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Therapeutic Potential of Enhancing p300 Catalytic Activity in MDS/AML

By: Kayci Reyer
Posted: Friday, November 19, 2021

The activation of acetyltransferase p300 may result in tumor suppression in patients with acute myeloid leukemia (AML) who have myelodysplastic syndromes (MDS) and deficient TET2 function, according to molecular research presented in JCI Insight. Stephen D. Nimer, MD, of the University of Miami Miller School of Medicine, and colleagues found that, conversely, hematopoietic stem cell and progenitor cell (HSPC) malignancies thrived when p300 was inhibited. Dr. Nimer and his co-investigators emphasized the potential therapeutic application of p300 activators in the treatment of patients with MDS who have TET2-inactivating mutations.

According to the researchers, MDS are driven by epigenetic regulators TET2, ASXL1, and SRSF2. In primary and transplantation mouse models, Tet2-deficient HSPCs had greater capacity for proliferation and self-renewal following the loss of p300. This led to increased leukemogenicity, a larger HSPC pool, and modified gene expression related to differentiation, proliferation, and leukemia development. An inverse association was noted between p300 and Myb expression; Myb decreased when p300 was enhanced. Lower Myb expression hampered HSPC proliferation, the researchers explained, and led to improved survival in mouse models. When p300 expression was inhibited, Ep300 deletion was phenocopied in Tet2-deficient HSPCs. However, when p300 expression was increased, Tet2-deficient cells became less capable of self-renewing and experienced impaired leukemogenicity.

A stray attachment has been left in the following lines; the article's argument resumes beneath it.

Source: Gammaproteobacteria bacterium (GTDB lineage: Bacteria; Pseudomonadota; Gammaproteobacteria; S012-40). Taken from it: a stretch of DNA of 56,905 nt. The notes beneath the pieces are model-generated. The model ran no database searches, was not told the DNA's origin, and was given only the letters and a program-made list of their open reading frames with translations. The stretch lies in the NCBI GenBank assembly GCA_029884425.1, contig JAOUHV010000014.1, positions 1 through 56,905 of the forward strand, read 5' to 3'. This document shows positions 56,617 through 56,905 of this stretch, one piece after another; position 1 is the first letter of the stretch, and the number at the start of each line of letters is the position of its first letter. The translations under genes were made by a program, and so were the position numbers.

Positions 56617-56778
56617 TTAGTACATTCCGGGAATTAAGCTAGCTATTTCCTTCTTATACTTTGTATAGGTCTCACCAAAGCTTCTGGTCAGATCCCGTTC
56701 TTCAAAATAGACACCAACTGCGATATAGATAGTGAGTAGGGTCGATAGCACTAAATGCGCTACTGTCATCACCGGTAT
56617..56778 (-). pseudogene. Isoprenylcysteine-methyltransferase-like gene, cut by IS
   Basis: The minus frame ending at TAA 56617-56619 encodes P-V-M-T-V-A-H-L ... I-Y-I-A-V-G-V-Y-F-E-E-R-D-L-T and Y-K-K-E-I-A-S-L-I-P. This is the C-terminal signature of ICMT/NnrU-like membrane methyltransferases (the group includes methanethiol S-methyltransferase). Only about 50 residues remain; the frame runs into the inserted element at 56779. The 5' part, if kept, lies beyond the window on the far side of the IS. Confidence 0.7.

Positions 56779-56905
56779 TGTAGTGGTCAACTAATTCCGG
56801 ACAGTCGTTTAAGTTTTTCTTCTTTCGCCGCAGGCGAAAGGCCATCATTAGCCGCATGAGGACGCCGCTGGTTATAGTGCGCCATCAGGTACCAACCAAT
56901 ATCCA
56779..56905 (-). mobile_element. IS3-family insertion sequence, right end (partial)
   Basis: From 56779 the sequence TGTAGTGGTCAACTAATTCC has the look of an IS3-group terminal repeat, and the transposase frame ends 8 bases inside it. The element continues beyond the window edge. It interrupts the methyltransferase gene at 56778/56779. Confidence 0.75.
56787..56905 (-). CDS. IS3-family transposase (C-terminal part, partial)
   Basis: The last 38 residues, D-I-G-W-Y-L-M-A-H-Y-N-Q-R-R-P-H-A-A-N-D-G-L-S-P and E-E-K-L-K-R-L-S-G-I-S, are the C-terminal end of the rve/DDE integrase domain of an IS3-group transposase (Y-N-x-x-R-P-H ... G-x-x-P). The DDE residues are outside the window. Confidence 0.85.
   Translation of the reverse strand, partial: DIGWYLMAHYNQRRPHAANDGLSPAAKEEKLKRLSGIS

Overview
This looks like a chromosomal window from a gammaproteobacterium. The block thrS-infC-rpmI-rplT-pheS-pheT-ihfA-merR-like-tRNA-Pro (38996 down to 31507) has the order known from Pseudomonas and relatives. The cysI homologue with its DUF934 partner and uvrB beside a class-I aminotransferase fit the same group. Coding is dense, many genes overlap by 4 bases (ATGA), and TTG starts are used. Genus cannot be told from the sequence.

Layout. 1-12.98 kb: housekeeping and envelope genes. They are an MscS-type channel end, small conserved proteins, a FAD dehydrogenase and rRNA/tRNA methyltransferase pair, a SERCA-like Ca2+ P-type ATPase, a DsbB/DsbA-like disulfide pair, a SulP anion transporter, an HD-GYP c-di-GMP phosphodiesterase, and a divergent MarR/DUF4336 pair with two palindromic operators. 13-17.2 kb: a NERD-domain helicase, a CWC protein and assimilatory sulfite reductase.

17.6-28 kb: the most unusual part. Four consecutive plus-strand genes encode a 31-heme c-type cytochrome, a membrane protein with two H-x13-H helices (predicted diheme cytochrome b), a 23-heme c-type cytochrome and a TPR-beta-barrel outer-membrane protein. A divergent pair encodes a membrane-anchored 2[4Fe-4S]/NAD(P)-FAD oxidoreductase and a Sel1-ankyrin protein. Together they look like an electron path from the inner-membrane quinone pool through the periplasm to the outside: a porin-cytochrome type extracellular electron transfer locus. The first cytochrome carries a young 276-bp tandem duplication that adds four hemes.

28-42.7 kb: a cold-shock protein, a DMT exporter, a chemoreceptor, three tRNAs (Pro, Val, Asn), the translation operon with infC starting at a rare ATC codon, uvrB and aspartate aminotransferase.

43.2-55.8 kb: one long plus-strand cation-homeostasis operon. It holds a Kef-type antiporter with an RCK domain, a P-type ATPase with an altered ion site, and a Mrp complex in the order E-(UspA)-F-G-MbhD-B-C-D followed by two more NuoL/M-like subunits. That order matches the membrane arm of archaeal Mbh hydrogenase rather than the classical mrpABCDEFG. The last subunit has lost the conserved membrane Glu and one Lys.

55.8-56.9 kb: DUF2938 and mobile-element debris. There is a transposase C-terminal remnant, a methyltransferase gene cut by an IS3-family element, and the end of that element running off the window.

The study authors concluded: “We found that the loss of p300 or its chemical inhibition induced (a) a profound reprogramming of the epigenome and transcriptome of premalignant HSPCs, leading to impaired differentiation and signal transduction; (b) a unique gene-expression signature in Tet2-null HSPCs, related to enhanced proliferation and oncogenicity; (c) an increase in Myb expression, which directly amplifies malignant transformation of MDS HSPCs; (d) an accelerated disease progression in multiple MDS models.”

Disclosure: For full disclosures of the study authors, visit

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